Even as the U.S. Postal Service began sliding into the worst financial crisis in its history, some postal executives in recent years found a way to earn more money by resigning from their jobs and returning as highly paid contractors while doing essentially the same work.
In three recent contracts awarded without competitive bidding, for instance, former Postal Service executives were hired to perform what contracting records described as “knowledge transfer,” according to a review of the agency’s multibillion-dollar contracting operation by the Postal Service’s office of inspector general.
“These contracts were put in place, even though highly experienced postal executives filled the positions vacated by the former executives,” the inspector general’s office concluded in a report, which was ordered by two senators amid a procurement scandal involving the agency’s former top marketing officer.
One former vice president retired in May and within two months received a $260,000 no-bid “knowledge transfer” contract for the postal executive who assumed his old job, the report found.
Overall, the inspector general’s office found 17 no-bid contracts awarded to former postal executives within a year of their retirement dates ranging from October 2006 to September 2009.
Citing three of the contracts, the report found the rate was $75 an hour for one former executive and $160 an hour for two others. The fees were between $6 and $72 an hour higher than the hourly rate the executives made at the Postal Service, according to the report.
Such contracting practices raise serious ethics concerns, the inspector general’s office warned in the report: “It appears unethical to hire back former executives at nearly twice their former pay to advise new executives who were placed in their position based on their expertise and years of Postal Service experience.
“There is also employee morale and public image issues management must consider when the Postal Service is closing post offices and seeking a reduced delivery schedule.”
Postal officials acknowledge instances in which they didn’t always follow established policies but said they still received good value for their money. They also point out that the Postal Service has more stringent rules governing no-bid purchases compared with the federal acquisition rules that govern most federal agencies’ purchasing.
Still, postal officials said they have halted any new no-bid contracts with former postal executives pending new policies that should be completed by next month.
“The Postal Service has demonstrated, repeatedly, its ability to control and eliminate costs,” Postal Service spokeswoman Joanne Veto said. “In fact, the Postal Service has realized cost savings of $10 billion since 2008.”
In addition, Ms. Veto said, policies have been enacted to provide more oversight and guard against conflicts of interest.
In a written reply to the inspector general’s report, Joseph Corbett, chief financial officer for the Postal Service, and Anthony Vegliante, chief human resources officer, said the Postal Service is reviewing other federal agency practices before creating an independent “competition advocate” position to review postal purchasing decisions.
The officials also noted that the inspector general’s office report covered about 1 percent of total purchases during a three-year period in which the Postal Service overall executed 63,000 contract actions totaling more than $18 billion.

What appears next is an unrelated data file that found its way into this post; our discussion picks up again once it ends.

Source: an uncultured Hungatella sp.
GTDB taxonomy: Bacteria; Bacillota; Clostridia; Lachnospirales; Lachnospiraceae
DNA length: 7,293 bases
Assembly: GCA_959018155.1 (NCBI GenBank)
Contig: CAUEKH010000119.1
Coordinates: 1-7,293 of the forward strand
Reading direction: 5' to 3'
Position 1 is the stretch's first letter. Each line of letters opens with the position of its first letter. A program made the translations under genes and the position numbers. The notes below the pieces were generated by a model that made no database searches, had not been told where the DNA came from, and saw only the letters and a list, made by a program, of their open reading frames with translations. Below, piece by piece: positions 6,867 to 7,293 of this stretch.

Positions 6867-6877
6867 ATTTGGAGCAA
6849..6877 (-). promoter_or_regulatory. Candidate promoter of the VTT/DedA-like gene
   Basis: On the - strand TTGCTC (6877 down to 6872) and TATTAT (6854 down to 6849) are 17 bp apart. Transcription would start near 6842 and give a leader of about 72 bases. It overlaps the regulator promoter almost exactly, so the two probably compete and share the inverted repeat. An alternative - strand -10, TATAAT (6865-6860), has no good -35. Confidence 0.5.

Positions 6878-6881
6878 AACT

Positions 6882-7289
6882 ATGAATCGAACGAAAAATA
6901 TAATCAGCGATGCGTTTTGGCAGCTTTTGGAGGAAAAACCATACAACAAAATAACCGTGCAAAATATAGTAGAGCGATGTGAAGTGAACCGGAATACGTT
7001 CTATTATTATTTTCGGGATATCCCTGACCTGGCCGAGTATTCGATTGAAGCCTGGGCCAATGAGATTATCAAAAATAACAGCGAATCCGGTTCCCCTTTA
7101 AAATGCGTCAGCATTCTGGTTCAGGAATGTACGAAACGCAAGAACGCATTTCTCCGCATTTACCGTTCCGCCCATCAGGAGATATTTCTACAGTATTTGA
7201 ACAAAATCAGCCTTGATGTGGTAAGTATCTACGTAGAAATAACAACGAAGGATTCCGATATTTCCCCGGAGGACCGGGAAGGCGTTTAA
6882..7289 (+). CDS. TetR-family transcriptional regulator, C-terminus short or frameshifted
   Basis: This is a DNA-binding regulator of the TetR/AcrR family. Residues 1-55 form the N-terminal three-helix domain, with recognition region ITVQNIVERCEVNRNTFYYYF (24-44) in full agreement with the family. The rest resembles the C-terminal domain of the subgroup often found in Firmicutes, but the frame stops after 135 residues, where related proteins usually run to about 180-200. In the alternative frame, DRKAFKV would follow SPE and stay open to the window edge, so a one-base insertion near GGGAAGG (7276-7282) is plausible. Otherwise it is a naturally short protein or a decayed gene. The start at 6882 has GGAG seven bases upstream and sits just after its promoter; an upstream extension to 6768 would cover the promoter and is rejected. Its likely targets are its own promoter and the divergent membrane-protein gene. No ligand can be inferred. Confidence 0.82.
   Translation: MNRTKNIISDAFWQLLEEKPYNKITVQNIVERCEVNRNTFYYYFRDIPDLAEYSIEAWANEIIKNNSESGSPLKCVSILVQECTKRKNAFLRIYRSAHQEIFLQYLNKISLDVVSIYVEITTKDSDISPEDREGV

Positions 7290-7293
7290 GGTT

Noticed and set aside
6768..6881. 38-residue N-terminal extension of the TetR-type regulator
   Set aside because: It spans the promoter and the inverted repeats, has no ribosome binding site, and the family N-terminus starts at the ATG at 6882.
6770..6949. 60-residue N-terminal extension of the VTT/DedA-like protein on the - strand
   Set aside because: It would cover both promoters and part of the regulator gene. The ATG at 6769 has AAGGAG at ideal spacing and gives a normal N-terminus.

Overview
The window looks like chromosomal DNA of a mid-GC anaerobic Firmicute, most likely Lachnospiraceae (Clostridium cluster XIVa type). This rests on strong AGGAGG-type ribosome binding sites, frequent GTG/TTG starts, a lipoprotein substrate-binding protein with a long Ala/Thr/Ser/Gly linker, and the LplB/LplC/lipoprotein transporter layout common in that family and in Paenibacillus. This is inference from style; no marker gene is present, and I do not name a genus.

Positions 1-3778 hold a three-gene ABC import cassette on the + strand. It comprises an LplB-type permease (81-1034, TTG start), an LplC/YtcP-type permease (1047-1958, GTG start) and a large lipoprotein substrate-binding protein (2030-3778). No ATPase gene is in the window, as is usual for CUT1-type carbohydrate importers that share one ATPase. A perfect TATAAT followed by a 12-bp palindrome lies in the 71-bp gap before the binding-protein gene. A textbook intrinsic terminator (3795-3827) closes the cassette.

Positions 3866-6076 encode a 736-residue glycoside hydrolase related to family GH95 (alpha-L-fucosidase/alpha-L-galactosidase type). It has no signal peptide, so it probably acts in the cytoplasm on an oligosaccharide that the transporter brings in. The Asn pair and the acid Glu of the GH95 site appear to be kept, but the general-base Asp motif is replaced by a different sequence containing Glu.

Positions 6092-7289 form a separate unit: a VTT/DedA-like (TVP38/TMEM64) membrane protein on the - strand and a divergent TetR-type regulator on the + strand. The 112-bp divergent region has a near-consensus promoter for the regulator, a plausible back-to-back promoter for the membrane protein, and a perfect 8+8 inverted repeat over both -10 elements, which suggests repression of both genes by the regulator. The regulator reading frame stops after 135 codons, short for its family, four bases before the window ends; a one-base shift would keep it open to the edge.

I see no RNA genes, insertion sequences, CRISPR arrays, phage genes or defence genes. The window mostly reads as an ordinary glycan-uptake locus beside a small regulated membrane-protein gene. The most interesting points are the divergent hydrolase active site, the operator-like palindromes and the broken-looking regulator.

The report isn’t the first time this year that concerns have surfaced about the Postal Service’s contracting practices. The agency’s former top marketing officer, Robert Bernstock, resigned before the release of a separate inspector general’s office report found that he awarded contracts to former business associates and failed to disclose information about his own outside business interests.
He was not charged with any wrongdoing.
Susan Brownell, vice president of supply management for the Postal Service, acknowledged “cracks in the system” in an interview with agents of the inspector general’s office working on the investigation into Mr. Bernstock earlier this year, according records obtained by The Washington Times through the Freedom of Information Act.
Speaking about a recent management review that found flaws in the handling of sole-source contracts, Ms. Brownell stated that “contracting officers are overloaded, and as a result, some things get ‘short shrift,’” investigators later wrote in a 10-page summary of their March 10 interview with Ms. Brownell.
“Brownell said over 30 percent of their positions are not filled, and there are cracks in the system.”
When The Times reported on Ms. Brownell’s interview last month, Ms. Veto said the Postal Service is not commenting on individual statements made by executives to the inspector general’s office during its investigation.
“It would not be appropriate for the Postal Service to comment on statements out of context or without having personal knowledge of or participation,” she wrote in an e-mail. “It also should be noted that the comments … demonstrate executives answering questions to the best of their knowledge and within their respective roles.”
The latest inspector general’s office report on contracting was ordered in January by Sen. Susan Collins, Maine Republican, and Sen. Claire McCaskill, Missouri Democrat.
The review also found that 35 percent of the 68 no-bid contracts reviewed by the inspector general’s office didn’t have the required justifications, market research or approval requirements. Overall, the inspector general’s office identified 2,788 contracts with former Postal Service employees dating to 1991, including more than 305 awarded to employees who left the Postal Service from Oct. 1, 2006, to Sept. 30, 2009.